There is a fine line to walk between being a company that listens and responds to its customers, and one that caves in to everything. Last summer Google killed Reader despite the cries of customers, while Microsoft did the same with Live Mesh – both hurt my work flow, and I wasn’t happy, but I understand there is sometimes a business need to cut losses and move on. The problem is Microsoft doesn’t stick to that plan in all cases.
Sure, the new flaw discovered in Internet Explorer versions 6 through 11 was bad, and the company certainly needed to do something to protect its users, which means patching the versions of the web browser that run on its current operating systems – Windows Vista, Windows 7, and Windows 8x.
However, like the Start menu, the folks in Redmond caved, and, despite carrying through with plans to kill support for its vintage OS, issued a patch to protect all those customers who refuse to turn the page on the calendar and discover 2014.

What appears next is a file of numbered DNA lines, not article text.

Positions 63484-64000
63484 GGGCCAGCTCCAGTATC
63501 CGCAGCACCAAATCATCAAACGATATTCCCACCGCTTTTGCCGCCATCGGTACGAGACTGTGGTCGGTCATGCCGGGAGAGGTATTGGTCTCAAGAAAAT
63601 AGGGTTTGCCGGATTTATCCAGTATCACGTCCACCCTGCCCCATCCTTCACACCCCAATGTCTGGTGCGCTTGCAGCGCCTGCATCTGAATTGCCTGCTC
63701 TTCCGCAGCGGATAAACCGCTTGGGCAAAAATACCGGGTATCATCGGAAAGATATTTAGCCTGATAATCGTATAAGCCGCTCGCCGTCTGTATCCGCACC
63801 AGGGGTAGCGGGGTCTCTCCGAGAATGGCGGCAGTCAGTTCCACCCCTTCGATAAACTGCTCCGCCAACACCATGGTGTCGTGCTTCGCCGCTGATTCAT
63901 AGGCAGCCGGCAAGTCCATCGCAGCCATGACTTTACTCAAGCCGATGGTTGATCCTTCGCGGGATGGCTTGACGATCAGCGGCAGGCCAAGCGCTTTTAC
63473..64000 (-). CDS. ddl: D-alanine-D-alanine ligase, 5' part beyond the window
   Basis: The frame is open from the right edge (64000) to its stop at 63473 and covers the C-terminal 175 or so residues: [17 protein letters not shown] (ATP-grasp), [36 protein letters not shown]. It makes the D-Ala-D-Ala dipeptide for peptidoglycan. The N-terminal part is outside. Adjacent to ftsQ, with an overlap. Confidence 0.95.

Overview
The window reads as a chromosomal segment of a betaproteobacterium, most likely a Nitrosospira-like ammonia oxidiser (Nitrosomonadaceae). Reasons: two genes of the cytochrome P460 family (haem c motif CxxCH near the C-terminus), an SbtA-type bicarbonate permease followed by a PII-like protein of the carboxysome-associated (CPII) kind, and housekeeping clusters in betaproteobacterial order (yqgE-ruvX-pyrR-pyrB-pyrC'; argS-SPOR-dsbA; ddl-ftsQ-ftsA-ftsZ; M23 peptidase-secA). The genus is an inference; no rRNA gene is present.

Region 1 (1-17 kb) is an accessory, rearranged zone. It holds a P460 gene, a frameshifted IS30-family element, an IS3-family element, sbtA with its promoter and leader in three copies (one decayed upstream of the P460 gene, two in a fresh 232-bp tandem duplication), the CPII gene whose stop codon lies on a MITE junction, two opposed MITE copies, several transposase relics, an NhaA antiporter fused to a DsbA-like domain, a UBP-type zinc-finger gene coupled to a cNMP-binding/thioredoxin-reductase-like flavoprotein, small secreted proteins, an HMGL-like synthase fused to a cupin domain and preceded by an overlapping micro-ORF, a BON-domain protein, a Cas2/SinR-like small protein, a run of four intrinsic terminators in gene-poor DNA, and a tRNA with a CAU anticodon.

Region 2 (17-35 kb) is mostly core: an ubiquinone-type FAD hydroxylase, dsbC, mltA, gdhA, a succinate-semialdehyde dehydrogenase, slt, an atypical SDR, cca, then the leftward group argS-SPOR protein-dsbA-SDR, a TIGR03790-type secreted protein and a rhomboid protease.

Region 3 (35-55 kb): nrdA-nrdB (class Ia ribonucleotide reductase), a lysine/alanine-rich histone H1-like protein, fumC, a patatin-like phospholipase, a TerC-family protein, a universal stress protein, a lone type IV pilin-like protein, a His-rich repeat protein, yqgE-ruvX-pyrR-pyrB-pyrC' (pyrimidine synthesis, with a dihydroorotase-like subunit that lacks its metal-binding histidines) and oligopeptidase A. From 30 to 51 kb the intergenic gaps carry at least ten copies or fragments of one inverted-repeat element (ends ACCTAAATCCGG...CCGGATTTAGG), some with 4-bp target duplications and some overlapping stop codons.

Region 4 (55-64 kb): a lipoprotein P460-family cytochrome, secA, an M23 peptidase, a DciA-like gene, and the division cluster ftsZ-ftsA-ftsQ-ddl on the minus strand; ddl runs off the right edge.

While many would argue that it was for the good of users, hell, for the good of the internet at large, I’d beg to differ. I see it as nothing more than a kinder and gentler Microsoft that can’t make up its mind about anything these days. This isn’t the same company that took on the Justice Department in an anti-trust trial, and in many ways that is a good thing, but this is decidedly not one of those ways.
Microsoft gave, quite literally, years of warning before killing Windows XP support. It even volunteered to continue patching for a fee for enterprises and governments who just couldn’t find the wherewithal to move on from 2001.
Well folks, it’s time. In fact, it was time years ago, and April 8th was your wake-up call. Microsoft should have let this go. Despite being a danger, it wasn’t like the warnings weren’t there. Microsoft told you to move on. Tech websites and security experts told you to move on. Windows XP was a great operating system in its day, but that day has passed.
Microsoft has sent a message that, despite the fact you’ve ignored every warning and continued to run an OS that should have died with the last decade, it will continue to save your butt when things go horribly wrong. Now it’s expected. But, it sets a bad precedent. On the surface, it may have seemed like Microsoft was being the good guy, but in the long run everyone loses, because the company can’t keep doing this, and next time it may not be there to pick up the pieces when you fall.
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